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Subject: "National" board/card games in your country rss

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Augustinas Zemaitis
Lithuania
Vilnius
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Tjhere is much discussion on national sports but like national sports every country seems to have one or more board games with rules known by (nearly) everyone (and a popular pastime).

Usually these are old "classic" games (e.g. chess, checkers, go, bridge, dominoes, backgammon and the like).

So what is your country and what are the games which may be consider "national" in your country?

These games are not necessarily actually designed in your country but the ones you may expect a random stranger to know the game, know the main rules and to have played the game multiple times in his life.

I am from Lithuania and I think these games are the most popular here:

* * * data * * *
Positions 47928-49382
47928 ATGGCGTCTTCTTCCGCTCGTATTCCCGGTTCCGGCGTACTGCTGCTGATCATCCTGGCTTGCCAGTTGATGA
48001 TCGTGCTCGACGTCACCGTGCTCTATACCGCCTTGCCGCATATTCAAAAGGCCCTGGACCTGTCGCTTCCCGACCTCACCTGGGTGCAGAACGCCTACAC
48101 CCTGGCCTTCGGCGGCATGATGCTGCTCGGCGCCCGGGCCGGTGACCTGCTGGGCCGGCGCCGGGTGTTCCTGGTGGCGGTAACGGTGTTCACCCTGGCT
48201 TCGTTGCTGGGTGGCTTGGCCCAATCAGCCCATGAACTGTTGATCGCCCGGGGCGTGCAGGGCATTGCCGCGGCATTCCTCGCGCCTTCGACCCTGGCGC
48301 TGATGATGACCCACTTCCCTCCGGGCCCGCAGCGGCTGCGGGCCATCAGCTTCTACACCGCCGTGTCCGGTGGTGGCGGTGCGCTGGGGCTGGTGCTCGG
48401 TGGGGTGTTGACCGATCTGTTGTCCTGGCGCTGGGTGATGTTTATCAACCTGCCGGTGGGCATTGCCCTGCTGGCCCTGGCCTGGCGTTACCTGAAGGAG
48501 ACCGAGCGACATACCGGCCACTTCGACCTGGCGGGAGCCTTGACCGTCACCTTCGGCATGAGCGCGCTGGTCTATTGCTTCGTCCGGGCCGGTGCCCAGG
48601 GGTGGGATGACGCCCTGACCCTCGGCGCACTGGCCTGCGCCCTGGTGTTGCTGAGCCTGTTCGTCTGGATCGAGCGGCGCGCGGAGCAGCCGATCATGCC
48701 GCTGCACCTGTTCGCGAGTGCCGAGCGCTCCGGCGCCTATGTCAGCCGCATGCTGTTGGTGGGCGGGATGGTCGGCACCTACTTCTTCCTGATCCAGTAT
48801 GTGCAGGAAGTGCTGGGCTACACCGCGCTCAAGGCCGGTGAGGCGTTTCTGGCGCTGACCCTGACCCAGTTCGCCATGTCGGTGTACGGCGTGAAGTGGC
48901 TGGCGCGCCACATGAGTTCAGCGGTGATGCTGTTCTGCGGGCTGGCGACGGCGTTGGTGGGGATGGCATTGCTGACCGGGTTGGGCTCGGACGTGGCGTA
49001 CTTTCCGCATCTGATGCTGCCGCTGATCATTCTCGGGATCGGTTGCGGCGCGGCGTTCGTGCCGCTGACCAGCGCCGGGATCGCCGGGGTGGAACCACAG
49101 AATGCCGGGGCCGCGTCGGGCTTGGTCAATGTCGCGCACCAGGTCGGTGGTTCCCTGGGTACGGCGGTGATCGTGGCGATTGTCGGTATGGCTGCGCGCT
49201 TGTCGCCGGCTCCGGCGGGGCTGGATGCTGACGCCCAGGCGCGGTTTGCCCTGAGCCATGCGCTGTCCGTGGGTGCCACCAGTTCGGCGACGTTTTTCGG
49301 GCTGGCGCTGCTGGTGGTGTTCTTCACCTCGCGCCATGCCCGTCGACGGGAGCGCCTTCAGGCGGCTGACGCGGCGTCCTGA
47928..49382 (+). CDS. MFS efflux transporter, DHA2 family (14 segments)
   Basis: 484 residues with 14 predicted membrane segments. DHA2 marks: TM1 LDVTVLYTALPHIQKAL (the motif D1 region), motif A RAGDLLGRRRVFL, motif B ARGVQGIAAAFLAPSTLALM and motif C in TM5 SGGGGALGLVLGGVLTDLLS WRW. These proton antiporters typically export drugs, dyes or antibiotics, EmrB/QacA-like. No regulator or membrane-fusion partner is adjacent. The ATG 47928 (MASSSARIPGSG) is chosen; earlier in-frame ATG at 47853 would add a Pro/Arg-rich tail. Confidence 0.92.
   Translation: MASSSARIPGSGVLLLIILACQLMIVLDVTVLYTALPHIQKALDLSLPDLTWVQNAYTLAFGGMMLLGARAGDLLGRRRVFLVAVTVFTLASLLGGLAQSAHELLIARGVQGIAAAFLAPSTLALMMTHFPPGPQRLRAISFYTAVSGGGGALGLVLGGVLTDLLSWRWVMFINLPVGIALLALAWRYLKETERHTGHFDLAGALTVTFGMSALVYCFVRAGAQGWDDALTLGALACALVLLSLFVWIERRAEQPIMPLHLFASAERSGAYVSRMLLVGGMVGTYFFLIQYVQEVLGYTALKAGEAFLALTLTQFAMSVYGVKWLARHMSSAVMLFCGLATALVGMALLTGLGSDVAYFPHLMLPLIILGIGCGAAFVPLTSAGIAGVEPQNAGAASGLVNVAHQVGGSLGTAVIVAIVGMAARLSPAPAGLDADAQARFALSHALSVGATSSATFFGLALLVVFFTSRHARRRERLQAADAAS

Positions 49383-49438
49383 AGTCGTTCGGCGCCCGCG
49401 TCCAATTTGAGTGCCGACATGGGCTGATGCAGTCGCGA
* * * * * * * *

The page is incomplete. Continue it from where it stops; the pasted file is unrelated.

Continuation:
a)Chess (western) - regarded a sport and a serious issue, its main results reported at sports news. Many know the rules but some do not dare to play it ("I am not good at this"), multiple public hobby tournaments exist.
b)Checkers (64 tiles) - regarded an easier alternative to chess.
c)Durnius (a card game, litterally meaning "Stupid" - not sure about its English name if it exists). Generally everyone know the rules.
d)Karas ("The war") - a very simple card game of pure luck where people show their top card and the one with the better card takes all the other cards. Regarded too childish by most adults although rules are typically known.